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COLLEGE FOOTBALL: OCT 04 UCF at Cincinnati Photo by James Black/Icon Sportswire via Getty Images

Buccaneers Draft Profile: Wide Receiver, Gabriel Davis

Tampa Bay needs depth at receiver. Could a potential answer be right down I-4?

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It’s no secret that the Buccaneers lack depth at the wide receiver position. Behind their duo of 1,000-yard receivers—Mike Evans and Chris Godwin—there aren’t a lot of proven commodities waiting to take the No. 3 role that was left vacant when Breshad Perriman signed with the New York Jets last month.

Justin Watson and Scotty Miller are two potential candidates to step up, but Tampa Bay is likely to address the need for receiving depth during next week’s NFL Draft. And because this year’s class is so deep, it’s not out of the realm of possibility to find a guy who can be a legitimate contributor later on day two or even on day three.

There are a ton of possibilities out there if the Bucs are looking to select a receiver in the third round or later. Gabriel Davis—who played his college ball just a couple of hours away from Raymond James Stadium at UCF—is one of those potential targets on day two or three. Would he be a fit for this new era of Tampa Bay football?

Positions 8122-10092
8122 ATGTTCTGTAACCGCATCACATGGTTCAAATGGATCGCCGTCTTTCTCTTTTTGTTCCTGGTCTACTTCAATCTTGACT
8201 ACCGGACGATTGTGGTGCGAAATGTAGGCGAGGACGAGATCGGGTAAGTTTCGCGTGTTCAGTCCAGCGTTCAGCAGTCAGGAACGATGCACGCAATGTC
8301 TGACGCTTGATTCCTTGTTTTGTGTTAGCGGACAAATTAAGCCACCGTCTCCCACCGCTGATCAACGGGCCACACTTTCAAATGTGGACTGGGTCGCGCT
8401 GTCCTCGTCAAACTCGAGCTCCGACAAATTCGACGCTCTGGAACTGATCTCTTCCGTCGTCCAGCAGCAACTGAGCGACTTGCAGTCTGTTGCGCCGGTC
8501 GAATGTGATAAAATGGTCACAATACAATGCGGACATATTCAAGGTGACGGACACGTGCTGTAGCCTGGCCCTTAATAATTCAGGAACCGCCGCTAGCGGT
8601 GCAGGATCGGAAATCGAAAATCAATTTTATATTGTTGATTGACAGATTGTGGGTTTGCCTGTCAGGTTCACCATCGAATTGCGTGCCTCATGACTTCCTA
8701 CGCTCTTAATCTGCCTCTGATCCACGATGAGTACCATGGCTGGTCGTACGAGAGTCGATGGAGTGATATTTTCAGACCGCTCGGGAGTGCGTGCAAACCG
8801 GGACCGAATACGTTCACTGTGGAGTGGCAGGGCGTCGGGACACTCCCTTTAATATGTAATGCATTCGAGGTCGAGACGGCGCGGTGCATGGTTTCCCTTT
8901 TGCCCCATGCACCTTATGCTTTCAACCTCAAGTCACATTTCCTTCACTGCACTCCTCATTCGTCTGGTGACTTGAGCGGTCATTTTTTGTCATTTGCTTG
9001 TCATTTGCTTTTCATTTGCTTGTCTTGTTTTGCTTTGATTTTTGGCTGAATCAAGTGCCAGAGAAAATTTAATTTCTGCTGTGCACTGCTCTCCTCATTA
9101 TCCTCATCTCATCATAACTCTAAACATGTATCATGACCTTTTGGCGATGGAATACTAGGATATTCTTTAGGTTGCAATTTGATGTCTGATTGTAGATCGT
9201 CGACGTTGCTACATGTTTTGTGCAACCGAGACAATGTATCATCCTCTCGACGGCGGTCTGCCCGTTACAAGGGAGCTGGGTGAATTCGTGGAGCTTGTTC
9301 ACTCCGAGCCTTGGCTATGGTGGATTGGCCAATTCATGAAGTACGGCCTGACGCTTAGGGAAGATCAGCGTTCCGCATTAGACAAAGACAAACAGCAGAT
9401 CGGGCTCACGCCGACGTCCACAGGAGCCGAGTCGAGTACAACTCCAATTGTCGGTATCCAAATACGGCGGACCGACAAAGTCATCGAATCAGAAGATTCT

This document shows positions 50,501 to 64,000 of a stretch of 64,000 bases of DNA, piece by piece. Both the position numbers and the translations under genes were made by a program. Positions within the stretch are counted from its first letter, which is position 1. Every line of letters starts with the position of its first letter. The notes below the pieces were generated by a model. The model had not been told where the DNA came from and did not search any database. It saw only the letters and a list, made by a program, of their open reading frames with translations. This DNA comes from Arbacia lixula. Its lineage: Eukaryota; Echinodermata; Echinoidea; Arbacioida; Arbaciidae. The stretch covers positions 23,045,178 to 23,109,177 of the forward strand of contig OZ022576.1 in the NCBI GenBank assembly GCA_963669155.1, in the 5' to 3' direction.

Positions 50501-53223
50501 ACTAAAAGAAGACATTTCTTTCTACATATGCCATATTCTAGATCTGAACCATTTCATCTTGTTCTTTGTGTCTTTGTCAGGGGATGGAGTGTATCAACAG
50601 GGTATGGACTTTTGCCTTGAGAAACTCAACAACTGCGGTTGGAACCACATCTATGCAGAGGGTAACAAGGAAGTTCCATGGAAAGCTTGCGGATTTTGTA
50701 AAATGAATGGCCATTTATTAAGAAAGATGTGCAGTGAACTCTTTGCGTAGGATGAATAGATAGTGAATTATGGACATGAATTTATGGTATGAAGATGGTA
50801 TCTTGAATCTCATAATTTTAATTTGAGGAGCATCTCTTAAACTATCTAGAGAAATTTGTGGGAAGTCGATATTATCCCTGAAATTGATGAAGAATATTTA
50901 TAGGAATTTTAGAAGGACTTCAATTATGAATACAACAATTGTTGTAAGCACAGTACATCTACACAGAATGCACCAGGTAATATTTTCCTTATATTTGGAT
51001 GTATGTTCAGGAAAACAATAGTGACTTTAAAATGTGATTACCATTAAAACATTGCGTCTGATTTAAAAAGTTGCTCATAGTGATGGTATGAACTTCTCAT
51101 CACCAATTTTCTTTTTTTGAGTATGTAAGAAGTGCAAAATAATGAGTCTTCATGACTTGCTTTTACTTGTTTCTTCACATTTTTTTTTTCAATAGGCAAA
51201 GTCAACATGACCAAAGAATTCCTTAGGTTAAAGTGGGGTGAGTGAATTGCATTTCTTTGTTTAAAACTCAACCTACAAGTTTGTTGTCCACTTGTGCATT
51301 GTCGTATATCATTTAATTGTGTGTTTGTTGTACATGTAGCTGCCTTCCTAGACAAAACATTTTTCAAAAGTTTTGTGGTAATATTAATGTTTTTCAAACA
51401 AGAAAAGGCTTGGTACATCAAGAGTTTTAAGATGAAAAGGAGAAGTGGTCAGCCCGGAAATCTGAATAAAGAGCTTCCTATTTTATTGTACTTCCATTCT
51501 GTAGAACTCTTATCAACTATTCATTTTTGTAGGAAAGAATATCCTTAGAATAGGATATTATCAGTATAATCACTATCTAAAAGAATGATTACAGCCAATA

Gabriel Davis’ Collegiate Career

As a three-star recruit out of Seminole High School in Sanford, Florida, Davis had 12 scholarship offers. He ultimately chose to stay close to home, signing on to play for Scott Frost at UCF. As a freshman in 2017, he played a nice role in the Knights’ undefeated season, catching 27 passes for 391 yards and four touchdowns. He played more of a complementary role, with current Saints receiver Tre’Quan Smith, current Texans tight end Jordan Akins and Dredrick Snelson garnering a lot of targets.

With Smith and Akins gone to the NFL in 2018, Davis broke. In his sophomore season, he caught 53 passes for 815 yards and seven touchdowns, averaging 15.4 yards per catch. That earned him All-AAC First Team honors and set him up for a big junior season.

In 2019, it didn’t take long for folks who follow UCF (including myself, of course) to realize that he would be playing on Sundays in 2020. He finished the season with 72 receptions for 1,241 yards and 12 touchdowns in 12 games, posting an average of 17.2 yards per catch. For his efforts, he was once again named to the All-AAC First Team, plus he picked up third-team All-American honors from Pro Football Focus.